• \$\begingroup\$ @rojomoke Play-by-post usually means by forum post, though it may also mean play-by-(e)mail. VTT is not PbP. \$\endgroup\$ – Adeptus Sep 2 '16 at 5:34
  • \$\begingroup\$ @rojomoke - I edited to clarify that we are using a forum. I hadn't considered that anyone played rpg's through the (literal) postal mail. \$\endgroup\$ – indigochild Sep 2 '16 at 13:48
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    \$\begingroup\$ It's a UK/US thing. We send our post through the Royal Mail, you send mail via the US Postal Service. \$\endgroup\$ – rojomoke Sep 2 '16 at 15:26
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I've done a lot of PBP/PBEM games, and tried to do games like Pathfinder via PBEM. I'm currently running a Rolemaster game by PBEM and have tried several different solutions before settling on my solution (see below)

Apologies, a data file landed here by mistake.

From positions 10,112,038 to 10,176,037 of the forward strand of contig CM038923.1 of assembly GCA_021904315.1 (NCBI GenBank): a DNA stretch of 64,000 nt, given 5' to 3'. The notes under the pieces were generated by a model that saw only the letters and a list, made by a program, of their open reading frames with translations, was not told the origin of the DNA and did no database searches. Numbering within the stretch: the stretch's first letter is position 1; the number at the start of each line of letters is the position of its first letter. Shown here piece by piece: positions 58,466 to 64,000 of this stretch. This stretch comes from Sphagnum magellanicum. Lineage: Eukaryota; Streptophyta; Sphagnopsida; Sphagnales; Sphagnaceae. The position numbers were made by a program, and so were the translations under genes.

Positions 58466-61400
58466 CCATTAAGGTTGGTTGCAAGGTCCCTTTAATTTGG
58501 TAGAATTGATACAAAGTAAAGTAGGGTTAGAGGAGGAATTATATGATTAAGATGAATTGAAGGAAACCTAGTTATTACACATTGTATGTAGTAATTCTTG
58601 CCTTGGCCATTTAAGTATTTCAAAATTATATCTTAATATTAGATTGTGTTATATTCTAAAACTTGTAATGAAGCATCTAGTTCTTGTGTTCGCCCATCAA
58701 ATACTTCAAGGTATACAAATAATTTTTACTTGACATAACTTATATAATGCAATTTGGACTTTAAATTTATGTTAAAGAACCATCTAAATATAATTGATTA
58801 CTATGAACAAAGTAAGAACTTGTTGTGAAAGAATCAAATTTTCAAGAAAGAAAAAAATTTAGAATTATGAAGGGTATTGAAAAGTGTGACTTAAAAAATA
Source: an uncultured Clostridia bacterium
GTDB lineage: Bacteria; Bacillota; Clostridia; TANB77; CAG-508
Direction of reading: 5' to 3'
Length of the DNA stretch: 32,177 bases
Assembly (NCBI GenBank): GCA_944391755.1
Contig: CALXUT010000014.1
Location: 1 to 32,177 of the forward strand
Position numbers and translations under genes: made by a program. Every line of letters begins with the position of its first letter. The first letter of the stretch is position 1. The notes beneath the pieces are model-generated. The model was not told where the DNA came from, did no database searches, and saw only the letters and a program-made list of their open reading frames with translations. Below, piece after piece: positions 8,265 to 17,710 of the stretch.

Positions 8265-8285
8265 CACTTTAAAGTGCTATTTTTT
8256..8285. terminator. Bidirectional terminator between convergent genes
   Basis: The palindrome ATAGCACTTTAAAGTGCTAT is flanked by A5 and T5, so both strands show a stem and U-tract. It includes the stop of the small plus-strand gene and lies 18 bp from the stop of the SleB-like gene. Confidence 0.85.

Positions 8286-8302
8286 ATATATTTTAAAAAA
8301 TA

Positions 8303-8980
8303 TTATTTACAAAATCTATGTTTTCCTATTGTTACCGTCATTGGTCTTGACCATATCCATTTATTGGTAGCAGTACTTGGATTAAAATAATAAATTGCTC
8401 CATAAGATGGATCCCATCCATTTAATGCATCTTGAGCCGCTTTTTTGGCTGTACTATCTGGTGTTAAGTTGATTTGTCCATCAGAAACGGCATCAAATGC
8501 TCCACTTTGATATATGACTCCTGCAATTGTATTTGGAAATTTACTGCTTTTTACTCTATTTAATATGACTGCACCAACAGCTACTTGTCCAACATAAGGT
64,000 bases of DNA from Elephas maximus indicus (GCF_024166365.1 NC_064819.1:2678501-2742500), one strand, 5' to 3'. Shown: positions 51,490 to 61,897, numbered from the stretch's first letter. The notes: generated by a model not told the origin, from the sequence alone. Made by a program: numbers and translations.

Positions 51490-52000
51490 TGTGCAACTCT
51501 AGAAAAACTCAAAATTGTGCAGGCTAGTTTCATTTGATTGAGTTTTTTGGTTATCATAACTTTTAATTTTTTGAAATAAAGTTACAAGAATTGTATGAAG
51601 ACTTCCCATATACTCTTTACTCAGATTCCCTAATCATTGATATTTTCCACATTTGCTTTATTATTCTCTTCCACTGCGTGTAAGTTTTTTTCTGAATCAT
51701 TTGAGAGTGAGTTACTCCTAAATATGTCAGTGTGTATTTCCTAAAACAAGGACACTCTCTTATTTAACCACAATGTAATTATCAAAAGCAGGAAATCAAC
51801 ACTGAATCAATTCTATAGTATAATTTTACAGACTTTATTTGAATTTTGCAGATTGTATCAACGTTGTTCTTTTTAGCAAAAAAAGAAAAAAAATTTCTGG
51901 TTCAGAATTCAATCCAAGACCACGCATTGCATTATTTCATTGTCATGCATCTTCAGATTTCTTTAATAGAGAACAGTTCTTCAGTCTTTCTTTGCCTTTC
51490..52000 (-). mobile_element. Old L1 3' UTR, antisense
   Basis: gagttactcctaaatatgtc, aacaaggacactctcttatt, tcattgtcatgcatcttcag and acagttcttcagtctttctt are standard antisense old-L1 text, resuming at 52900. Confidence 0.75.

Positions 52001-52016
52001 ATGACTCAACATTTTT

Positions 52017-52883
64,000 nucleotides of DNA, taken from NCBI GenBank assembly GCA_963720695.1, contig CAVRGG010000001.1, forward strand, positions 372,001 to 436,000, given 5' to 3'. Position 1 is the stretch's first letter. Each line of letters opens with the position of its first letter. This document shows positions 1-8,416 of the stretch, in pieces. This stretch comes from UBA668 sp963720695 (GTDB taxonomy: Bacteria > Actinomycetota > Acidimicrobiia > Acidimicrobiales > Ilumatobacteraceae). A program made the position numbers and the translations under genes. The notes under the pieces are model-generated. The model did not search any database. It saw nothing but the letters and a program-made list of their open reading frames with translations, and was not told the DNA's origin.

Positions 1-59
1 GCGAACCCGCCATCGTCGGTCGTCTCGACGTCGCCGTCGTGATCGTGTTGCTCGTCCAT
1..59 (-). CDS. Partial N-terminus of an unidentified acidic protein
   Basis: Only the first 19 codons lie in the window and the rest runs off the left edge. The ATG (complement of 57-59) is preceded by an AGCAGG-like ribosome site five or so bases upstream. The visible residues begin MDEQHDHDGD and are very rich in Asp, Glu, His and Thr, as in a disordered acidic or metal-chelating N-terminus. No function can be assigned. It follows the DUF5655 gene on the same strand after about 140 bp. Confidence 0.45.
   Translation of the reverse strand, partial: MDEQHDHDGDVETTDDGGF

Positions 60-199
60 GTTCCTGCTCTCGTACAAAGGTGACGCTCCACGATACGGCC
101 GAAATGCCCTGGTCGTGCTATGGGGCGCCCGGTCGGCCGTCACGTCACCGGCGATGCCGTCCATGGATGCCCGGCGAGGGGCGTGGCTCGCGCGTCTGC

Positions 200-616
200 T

The problem with running pathfinder as a Play By Post or play by email is the sheer number of posts required to complete a combat.

For a typical group of 4 characters and 1 GM with a fairly short 4 round combat you're looking at 9 x 4 posts (4 character posts + DM result + monster round) which is 36 posts, a massive amount of posts and delay. Even if you manage one post/day which is usually fairly good for play by Email, forum posts can be faster, you're looking at around a month to complete a combat if people post on weekends.

So Pathfinder is designed for tactical play on a board and play by post is really bad at handling that game style.